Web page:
Qantas is refusing to offer flexibility to frequent flyers that were on track to upgrade to a higher status tier before the COVID-19 travel shutdown.
Several Australian Frequent Flyer members were just 10 or 20 status credits short of attaining Gold status before the travel restrictions were implemented and flights grounded. Under normal circumstances, they would have easily earned the extra status credits required to upgrade to Gold status. However, these members have had to cancel trips that would have got them over the line and were unable to undertake status runs without breaching current government-mandated travel restrictions.
In one example, AFF member Anto7 has Qantas Silver status and had earned 680 status credits in their previous membership year, which ended on 30 April. Anto7 had flown with Qantas over the past year with the intention of reaching 700 status credits – enough to upgrade to Gold status. But coronavirus has made it impossible to earn the last 20 status credits, and this member is now stuck on Silver status.
GSP is another frequent flyer that was tantalisingly close to Gold status. Stuck on 690 status credits when their membership year ended in April, this member’s status credits have now been reset to zero and they haven’t been upgraded to Gold status. To make matters worse, the Qantas call centre had given this member incorrect information in April about what would happen to their status credits.
Approached by Australian Frequent Flyer, a Qantas spokesperson defended its position. They told us that Qantas Frequent Flyer is “bringing status credits back within reach for members by allowing them to earn status credits on the ground – a temporary initiative while flying has been curtailed”. The first of these campaigns allows frequent flyers to earn 10 status credits by signing up to BP Rewards, and up to 50 status credits in total by also purchasing fuel from BP. A second initiative with Woolworths launched last Tuesday, allowing members to earn up to 50 status credits until the end of June by shopping for groceries.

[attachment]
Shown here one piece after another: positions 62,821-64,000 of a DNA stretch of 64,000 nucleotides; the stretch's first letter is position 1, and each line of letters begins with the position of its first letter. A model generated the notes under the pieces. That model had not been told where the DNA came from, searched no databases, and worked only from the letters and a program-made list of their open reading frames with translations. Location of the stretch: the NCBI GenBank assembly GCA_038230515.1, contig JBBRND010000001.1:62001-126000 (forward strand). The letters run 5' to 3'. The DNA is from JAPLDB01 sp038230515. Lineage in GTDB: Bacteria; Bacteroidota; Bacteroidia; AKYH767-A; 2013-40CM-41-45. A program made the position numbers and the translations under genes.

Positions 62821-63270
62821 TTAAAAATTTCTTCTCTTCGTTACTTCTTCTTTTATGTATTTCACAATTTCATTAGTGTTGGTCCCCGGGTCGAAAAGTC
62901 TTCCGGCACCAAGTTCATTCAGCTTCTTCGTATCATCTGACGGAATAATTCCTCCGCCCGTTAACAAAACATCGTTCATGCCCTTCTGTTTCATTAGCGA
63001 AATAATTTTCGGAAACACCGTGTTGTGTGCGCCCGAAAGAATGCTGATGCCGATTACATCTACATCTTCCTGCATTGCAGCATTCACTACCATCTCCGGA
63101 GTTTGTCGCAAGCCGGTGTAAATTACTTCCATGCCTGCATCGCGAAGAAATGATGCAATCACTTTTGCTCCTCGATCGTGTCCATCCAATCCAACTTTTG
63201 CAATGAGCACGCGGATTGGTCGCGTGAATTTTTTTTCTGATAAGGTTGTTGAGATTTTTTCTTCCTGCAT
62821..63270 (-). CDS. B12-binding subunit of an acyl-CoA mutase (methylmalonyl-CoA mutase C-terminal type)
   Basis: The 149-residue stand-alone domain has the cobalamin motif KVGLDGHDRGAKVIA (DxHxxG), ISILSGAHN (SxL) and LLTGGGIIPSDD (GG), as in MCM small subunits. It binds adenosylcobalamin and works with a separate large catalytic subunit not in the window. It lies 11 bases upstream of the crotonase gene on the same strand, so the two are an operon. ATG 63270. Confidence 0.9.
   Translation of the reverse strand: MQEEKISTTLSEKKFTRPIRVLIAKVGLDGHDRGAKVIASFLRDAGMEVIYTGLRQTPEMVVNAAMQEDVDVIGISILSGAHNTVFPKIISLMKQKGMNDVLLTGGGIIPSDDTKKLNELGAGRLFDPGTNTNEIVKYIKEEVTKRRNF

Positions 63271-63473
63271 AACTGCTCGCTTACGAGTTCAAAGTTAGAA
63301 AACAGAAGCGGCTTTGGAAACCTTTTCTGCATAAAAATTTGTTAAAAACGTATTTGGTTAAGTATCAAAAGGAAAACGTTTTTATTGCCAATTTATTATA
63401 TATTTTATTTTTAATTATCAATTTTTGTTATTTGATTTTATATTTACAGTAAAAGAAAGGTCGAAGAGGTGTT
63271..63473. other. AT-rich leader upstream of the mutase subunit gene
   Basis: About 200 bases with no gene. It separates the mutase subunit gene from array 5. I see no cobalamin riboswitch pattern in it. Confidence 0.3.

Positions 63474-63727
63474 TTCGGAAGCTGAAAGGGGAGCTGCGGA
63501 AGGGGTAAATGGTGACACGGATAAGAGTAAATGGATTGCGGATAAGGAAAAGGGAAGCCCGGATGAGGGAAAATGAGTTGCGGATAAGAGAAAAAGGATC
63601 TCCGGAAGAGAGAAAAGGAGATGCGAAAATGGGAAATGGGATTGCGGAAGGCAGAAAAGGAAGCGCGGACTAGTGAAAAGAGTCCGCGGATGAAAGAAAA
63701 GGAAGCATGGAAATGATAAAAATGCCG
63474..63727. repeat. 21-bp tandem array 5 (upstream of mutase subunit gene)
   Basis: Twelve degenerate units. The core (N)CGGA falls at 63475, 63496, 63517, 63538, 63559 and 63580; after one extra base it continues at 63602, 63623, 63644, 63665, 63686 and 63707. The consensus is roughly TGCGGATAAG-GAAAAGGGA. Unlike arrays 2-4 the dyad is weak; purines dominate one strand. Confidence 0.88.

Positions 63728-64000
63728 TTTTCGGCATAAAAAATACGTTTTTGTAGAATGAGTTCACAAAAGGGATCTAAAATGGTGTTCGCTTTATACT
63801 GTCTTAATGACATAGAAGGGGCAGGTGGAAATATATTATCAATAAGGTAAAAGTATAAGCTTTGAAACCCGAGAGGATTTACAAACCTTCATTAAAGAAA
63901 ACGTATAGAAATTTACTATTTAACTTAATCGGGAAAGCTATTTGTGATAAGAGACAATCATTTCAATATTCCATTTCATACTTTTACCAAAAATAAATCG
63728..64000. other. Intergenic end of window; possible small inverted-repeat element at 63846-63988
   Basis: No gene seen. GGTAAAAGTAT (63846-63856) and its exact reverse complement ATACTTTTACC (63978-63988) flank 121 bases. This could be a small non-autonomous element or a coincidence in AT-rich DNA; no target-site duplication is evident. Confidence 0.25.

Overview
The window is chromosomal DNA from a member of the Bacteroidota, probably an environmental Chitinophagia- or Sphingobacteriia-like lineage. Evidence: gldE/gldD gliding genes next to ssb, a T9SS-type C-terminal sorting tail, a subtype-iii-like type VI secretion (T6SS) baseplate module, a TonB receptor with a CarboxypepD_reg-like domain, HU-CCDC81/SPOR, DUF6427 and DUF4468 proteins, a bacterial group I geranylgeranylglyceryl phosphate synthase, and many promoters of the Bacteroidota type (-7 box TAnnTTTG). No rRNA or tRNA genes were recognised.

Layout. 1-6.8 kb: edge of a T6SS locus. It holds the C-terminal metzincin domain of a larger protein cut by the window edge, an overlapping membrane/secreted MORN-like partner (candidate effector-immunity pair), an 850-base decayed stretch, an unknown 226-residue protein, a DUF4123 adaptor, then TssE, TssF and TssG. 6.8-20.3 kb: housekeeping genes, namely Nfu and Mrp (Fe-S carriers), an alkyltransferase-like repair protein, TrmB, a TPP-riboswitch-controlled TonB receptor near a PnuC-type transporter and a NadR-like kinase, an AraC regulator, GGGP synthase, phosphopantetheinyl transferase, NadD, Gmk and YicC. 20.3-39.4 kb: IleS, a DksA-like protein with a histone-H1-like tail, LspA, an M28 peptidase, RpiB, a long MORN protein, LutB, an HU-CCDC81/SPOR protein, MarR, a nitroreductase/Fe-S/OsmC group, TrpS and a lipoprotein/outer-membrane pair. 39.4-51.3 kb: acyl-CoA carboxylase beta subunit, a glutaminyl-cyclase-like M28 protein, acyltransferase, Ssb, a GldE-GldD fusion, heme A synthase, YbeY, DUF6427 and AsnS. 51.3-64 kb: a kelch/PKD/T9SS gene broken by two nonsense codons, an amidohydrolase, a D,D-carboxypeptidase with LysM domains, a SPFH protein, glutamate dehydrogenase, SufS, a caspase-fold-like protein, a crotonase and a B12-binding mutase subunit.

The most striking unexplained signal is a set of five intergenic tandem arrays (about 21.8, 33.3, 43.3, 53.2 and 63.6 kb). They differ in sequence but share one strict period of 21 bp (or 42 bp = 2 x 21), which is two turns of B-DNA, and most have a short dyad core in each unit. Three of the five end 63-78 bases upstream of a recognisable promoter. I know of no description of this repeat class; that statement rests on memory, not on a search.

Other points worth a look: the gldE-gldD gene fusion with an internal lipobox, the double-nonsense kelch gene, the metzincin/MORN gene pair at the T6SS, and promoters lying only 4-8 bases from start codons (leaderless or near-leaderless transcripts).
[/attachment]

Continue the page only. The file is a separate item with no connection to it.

Qantas also pointed to the 12-month status extensions it has provided to frequent flyers while travel on hold. Qantas says this was done “in an effort to preserve the tiered benefits members have earned”.
These measures are all welcome, but they aren’t particularly helpful to frequent flyers that had been loyal to Qantas over the past year in order to upgrade to a higher status tier – only to come up slightly short at the end, with no prospect to earn the additional status credits required.
For example, it takes 1,400 status credits to earn Qantas Platinum status. That’s an average of 117 status credits per month. If your membership year ended in April, and you had earned 117 status credits each month until the end of February, you would end up 230 status credits short for the year. Nobody had planned for a pandemic, and earning 10 status credits by signing up to BP would not be enough to make up the shortfall.
Virgin Australia has accounted for this scenario by gifting a monthly status credit “allowance” to Silver, Gold and Platinum members during April, May and June this year. The amount of status credits being given each month is roughly one-twelfth of the usual amount you’d need to earn in a year to upgrade to that tier level. This takes into account members that were on track to upgrade before the travel shutdown. Virgin Australia is also extending the existing status of Velocity members for one year.
Join the discussion on the Australian Frequent Flyer forum: Call Centre: “Your SC do not get wiped out for the year (2020)” [incorrect]